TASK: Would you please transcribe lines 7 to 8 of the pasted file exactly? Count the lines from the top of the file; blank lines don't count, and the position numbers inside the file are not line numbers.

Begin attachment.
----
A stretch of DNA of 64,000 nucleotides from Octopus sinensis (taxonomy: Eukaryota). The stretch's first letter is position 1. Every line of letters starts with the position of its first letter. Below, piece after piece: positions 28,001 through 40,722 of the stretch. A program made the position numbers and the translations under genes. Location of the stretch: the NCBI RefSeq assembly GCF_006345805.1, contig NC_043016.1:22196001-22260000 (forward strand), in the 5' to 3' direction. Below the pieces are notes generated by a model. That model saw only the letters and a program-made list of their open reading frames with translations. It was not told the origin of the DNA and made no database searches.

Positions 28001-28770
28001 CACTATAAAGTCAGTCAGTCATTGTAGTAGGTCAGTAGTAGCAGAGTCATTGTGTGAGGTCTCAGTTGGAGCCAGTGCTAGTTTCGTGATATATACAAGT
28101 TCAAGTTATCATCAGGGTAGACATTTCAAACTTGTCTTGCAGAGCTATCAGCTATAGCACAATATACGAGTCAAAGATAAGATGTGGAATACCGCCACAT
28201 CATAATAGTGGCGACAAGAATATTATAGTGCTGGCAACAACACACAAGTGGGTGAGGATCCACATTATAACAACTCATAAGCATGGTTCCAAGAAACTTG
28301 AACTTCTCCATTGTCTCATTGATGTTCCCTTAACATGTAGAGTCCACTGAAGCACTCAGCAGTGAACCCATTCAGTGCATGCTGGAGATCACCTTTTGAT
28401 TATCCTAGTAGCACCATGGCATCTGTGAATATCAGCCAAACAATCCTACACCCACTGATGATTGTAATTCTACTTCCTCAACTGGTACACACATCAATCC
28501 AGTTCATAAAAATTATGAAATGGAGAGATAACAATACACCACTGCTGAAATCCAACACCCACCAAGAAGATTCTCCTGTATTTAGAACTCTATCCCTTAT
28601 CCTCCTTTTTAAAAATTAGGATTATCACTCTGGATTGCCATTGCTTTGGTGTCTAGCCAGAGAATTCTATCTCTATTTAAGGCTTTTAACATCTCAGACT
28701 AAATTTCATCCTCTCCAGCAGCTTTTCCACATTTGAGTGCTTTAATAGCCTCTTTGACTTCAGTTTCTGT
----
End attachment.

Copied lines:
28401 TATCCTAGTAGCACCATGGCATCTGTGAATATCAGCCAAACAATCCTACACCCACTGATGATTGTAATTCTACTTCCTCAACTGGTACACACATCAATCC
28501 AGTTCATAAAAATTATGAAATGGAGAGATAACAATACACCACTGCTGAAATCCAACACCCACCAAGAAGATTCTCCTGTATTTAGAACTCTATCCCTTAT